• Or in my other example I've read this book twice, but still I don't.......it we cannot use "figure out" while the verb "grasp" works perfectly here in the manner that if we say: I've read this book twice, but still I don't "figure it out" means (I don't understand why or how it has been written, whereas if we say: I've read this book twice, but still I don't grasp it it means: "I cannot understand the book because of complexity. Right? – A-friend Apr 10 at 8:05
  • But in the sentence: Can you ........ what he's trying to say both of these verbs can be used freely and perfectly without any change in meaning! Right? – A-friend Apr 10 at 9:46
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"Grasp" and "figure out" do have very similar meanings, and can very often be used interchangeably:

It takes a long time to "grasp"/"figure out" the complex social rules in Island society.

He never could seem to "grasp"/"figure out" trigonometry.

Both pairs mean the same thing.

But there is a slight difference between the two expressions, and in some situations it causes one of them to be more appropriate than the other. "Grasp" is usually used when you are talking about comprehending fully something that you are aware of, and "figure out" emphasizes the the active thought process of originating new concepts in your mind:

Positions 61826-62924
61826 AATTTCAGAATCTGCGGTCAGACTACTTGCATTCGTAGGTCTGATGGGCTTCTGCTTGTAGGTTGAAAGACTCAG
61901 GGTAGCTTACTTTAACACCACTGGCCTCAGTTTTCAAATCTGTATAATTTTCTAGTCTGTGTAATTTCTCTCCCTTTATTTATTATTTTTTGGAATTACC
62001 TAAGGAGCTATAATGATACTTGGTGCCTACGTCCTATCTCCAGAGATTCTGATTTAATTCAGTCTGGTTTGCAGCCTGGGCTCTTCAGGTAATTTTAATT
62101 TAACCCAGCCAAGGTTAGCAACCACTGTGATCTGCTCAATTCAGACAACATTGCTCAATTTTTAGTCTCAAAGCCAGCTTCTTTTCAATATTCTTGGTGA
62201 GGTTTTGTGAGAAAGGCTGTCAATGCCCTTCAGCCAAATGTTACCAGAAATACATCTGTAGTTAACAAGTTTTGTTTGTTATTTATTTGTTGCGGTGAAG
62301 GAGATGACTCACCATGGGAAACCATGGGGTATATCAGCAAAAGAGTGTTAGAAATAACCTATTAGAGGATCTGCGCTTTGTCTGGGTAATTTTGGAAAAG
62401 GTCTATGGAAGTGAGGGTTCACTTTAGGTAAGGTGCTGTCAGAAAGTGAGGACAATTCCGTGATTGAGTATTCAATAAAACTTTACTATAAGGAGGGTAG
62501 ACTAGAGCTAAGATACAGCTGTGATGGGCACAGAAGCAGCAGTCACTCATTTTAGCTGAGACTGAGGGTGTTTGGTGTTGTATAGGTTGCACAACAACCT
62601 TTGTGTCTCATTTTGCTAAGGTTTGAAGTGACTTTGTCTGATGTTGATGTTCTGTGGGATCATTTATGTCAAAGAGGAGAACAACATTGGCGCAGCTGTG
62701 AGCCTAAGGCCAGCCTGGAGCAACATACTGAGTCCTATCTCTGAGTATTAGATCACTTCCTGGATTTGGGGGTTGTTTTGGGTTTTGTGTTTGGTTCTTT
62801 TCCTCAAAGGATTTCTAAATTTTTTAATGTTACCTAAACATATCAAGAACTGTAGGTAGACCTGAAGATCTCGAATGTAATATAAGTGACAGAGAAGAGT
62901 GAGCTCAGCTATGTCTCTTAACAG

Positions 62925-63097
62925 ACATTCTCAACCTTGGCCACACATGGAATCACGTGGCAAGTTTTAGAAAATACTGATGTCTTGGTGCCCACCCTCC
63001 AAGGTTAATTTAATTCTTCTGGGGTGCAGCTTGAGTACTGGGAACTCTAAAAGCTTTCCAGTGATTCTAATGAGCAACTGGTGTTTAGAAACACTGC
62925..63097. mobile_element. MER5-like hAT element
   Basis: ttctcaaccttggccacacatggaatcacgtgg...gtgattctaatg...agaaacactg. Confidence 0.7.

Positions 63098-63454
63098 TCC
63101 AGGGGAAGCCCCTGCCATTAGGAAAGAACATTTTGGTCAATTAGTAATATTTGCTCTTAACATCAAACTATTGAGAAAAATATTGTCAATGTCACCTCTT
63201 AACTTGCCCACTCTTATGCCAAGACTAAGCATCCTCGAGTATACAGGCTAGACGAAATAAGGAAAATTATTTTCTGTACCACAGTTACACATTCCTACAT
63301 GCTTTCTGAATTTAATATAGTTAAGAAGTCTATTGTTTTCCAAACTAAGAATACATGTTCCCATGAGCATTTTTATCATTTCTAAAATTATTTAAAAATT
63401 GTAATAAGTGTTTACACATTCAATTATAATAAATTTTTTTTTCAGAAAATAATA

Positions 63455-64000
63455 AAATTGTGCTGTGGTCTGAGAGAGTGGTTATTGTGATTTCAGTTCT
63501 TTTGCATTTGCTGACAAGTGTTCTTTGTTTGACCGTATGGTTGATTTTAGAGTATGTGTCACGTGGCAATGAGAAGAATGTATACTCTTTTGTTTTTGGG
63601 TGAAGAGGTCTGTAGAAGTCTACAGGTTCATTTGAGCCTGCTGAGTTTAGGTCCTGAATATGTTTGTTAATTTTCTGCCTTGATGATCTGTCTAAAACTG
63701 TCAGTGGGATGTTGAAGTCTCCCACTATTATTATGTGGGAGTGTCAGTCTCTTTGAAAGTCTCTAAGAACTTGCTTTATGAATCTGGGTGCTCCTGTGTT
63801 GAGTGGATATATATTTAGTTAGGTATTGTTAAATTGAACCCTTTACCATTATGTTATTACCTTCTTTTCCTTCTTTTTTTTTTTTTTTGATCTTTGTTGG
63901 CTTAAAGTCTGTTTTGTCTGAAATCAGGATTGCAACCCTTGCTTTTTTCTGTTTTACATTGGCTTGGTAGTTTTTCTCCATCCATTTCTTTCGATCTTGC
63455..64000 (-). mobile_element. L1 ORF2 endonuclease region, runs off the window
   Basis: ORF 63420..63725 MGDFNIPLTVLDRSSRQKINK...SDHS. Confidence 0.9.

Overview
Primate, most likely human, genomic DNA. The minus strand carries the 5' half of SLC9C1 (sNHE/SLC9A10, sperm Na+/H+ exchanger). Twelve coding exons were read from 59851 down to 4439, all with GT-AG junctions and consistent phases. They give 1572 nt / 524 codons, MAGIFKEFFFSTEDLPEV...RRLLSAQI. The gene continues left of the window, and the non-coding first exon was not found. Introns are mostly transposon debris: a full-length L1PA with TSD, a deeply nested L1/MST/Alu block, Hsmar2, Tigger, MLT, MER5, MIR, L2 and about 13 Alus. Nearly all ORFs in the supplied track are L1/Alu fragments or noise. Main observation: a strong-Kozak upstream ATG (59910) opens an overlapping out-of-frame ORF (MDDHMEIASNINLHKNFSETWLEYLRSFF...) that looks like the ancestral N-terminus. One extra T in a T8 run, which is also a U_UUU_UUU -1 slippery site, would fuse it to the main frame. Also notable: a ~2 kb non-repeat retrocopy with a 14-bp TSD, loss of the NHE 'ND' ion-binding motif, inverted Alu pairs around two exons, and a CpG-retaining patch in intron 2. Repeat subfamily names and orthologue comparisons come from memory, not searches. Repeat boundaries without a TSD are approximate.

"I finally figured out the answer to the puzzle." Means that, based on the information you were given, you arrived at the answer, your original idea.

"I finally grasped the answer to the puzzle." sounds more like someone told you the answer, and after much thought, you were able to understand it.

"He often couldn't grasp how powerful he really was." means he couldn't fully understand the reality of his power.

You probably wouldn't say, "He often couldn't figure out how powerful he really was." because that sounds like he is completely ignorant of his great power. At any rate, ... those two sentences do have different implications.

So they're close and often interchangeable, but not identical.

More examples:

"The detective figured out who the killer was."

Not "The detective grasped who the killer was."

"When our home burned down, it took us a full year to really grasp it."

Not "When our home burned down, it took us a full year to really figure it out."